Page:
Happy Nowruz!

I have decided that one “New Year” is not enough – I’m going to celebrate new quarter years. Four chances, instead of one, to flub the New Year’s Resolutions – or refresh and recommit to them.

Not such a crazy notion, as it turns out – around the world, the New Year is celebrated in winter, spring, summer, and fall. January 1 was not adopted, worldwide, as the standard civil start of the new year until the 20th century! Thailand didn’t get on board with that until as recently as 1941.

And so, my New Year calendar is as follows:

January 1: While I think this is a terribly arbitrary choice for “New Year’s Day,” I’d hate to miss out on all the fireworks, champagne, caviar, and kissing. Imagine if someone asked, “Did you make any resolutions for the coming year?” and you replied, “What coming year?”

Nowruz: Coinciding with the exact moment of the vernal equinox, the beginning of spring, and falling just after my birthday and my son’s – and just before my mother-in-law’s – I think this is my favorite. My haft-seen is always just a little “off” – seems I’m always substituting at least one of the “s” items with something else, and I like to think it expresses my individuality and an imaginative “rebirth” (or, as I said to my sister-in-law, yesterday, it’s because I’m a bit of a smart aleck). See if you can spot it:


The number seven has been sacred in Iran since the ancient times, and the seven dishes stand for the seven angelic heralds of life-rebirth, health, happiness, prosperity, joy, patience, and beauty. The traditional symbolic dishes consist of:

  1. Sabzeh or sprouts, usually wheat or lentil representing rebirth.
  2. Samanu is a pudding in which common wheat sprouts are transformed and given new life as a sweet, creamy pudding and represents the ultimate sophistication of Persian cooking.
  3. Seeb means apple and represents health and beauty.
  4. Senjed the sweet, dry fruit of the Lotus tree, represents love. It has been said that when lotus tree is in full bloom, its fragrance and its fruit make people fall in love and become oblivious to all else.
  5. Seer which is garlic in Persian, represents medicine.
  6. Somaq sumac berries, represent the color of sunrise; with the appearance of the sun Good conquers Evil.
  7. Serkeh or vinegar, represents age and patience.

Other symbolic items may include:

  • a few coins to represent prosperity and wealth;
  • a basket of painted eggs to represent fertility;
  • a Seville orange floating in a bowl of water represents the earth floating in space;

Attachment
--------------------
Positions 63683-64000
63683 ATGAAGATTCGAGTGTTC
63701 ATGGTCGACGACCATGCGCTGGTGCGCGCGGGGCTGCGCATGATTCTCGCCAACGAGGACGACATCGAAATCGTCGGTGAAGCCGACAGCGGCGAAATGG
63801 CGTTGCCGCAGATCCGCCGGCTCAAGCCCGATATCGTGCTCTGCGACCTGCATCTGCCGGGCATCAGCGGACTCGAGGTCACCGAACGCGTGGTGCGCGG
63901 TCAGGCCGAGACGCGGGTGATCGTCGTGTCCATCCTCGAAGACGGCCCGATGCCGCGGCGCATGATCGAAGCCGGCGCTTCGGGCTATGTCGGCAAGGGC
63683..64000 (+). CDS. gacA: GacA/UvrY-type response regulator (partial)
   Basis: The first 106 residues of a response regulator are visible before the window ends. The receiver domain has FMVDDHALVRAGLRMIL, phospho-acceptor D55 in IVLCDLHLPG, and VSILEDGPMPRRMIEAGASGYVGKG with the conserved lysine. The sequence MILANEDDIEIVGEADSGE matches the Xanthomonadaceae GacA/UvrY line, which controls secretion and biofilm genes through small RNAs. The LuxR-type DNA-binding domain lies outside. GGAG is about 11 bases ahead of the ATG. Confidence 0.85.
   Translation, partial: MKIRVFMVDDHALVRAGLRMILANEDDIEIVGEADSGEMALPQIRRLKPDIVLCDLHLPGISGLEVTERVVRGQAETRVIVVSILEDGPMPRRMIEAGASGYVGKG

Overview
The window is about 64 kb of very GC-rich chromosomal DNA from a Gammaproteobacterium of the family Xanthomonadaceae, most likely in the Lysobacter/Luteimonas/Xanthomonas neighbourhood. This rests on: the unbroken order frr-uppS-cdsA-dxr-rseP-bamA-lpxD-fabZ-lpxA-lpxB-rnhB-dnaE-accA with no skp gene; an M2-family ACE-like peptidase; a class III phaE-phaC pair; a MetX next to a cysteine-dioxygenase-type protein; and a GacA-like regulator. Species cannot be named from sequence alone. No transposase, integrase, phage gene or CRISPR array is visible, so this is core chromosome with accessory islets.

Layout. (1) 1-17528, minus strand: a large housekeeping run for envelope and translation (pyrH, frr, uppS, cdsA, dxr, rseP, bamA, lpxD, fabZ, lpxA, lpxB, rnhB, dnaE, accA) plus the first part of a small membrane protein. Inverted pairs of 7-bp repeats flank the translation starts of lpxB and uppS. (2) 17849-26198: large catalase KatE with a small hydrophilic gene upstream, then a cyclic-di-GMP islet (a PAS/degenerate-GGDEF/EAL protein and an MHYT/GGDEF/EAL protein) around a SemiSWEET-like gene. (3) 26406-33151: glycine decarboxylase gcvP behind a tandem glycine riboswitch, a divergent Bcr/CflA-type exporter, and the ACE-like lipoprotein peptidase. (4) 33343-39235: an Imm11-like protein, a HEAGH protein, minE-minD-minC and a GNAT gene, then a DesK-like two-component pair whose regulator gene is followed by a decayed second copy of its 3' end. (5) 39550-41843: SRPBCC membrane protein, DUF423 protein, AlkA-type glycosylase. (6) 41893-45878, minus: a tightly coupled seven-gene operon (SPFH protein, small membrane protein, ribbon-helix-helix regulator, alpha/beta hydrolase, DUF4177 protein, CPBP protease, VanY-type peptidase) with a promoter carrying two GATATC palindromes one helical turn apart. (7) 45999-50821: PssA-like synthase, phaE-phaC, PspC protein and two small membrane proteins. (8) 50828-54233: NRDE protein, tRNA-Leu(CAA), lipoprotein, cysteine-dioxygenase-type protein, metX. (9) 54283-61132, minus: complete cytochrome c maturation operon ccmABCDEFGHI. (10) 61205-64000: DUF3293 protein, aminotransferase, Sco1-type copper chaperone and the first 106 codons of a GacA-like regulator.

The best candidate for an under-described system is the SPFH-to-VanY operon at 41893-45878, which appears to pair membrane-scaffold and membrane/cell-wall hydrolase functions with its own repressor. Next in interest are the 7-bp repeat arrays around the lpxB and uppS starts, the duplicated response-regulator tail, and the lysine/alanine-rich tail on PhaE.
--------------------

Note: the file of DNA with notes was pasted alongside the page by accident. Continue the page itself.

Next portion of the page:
• a goldfish in a bowl represents life and the end of astral year-picas;
  • a flask of rose water known for its magical cleansing power, is also included on the tablecloth;
  • a brazier for burning wild rue, said to ward off evil spirits;
  • a pot of flowering hyacinth or narcissus;
  • a mirror which represents the images and reflections of Creation;
  • candles representing enlightenment and happiness;
  • something completely wacky and personal to symbolically represent one’s own thoughts and hopes for the new year (yeah, I just made that one up – sounds better than “Gosh darn it, I forgot to grow the sabzeh again!” or “Where in the name of all that’s holy do you buy Lotus fruit and Seville oranges in Houston, this time of year? Would a kumkuat and a couple of horse chestnuts, or a Lychee do?”).

For more info, see http://www.farsinet.com/noruz/haftsinn4.html.

Our anniversary: Our wedding anniversary happily coincides with the summer solstice, and symbolizing my new life as a married woman with a new family of my own, seems fitting for my third New Year celebration. This will be our 30th “new year” together.

Oktoberfest: Just kidding – well, mostly. But it does coincide with the autumnal equinox. The end of the harvest. The means to survive another winter – with bread and beer.  Notably, the Jews celebrate Rosh Hashanah and the Coptic Orthodox Christians celebrate their new year, Neyrouz, in the fall, as well. Interestingly, the similarity in names – Nowruz and Neyrouz – was basically a mistranslation and misunderstanding by the Arabs, who mistook the Egyptian new year’s celebrations, which the Egyptians called the feast of Ni-Yarouou (the feast the rivers), for the Persian feast of Nowruz.

Whenever and however you choose to celebrate the new year – and whether you celebrate it only once, or quarterly – I wish you a happy one, and many more to come!


Holly Jahangiri is the author of Trockle; A Puppy, Not a Guppy; Innocents & Demons; and A New Leaf for Lyle. You can find her books on Amazon at http://amazon.com/author/hollyjahangiri. For more information on her children's books, please visit http://jahangiri.us/books.
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2 thoughts on “Happy Nowruz!”

  1. In other words, you just renamed spring, summer and autumn. lol And you didn’t even give “summer” a name, just called it “our anniversary.” Now that’s a shame! I think you should have gone with the date taxes have to be paid for the self employed except for January 1st; that one has to remain as it is. 😉
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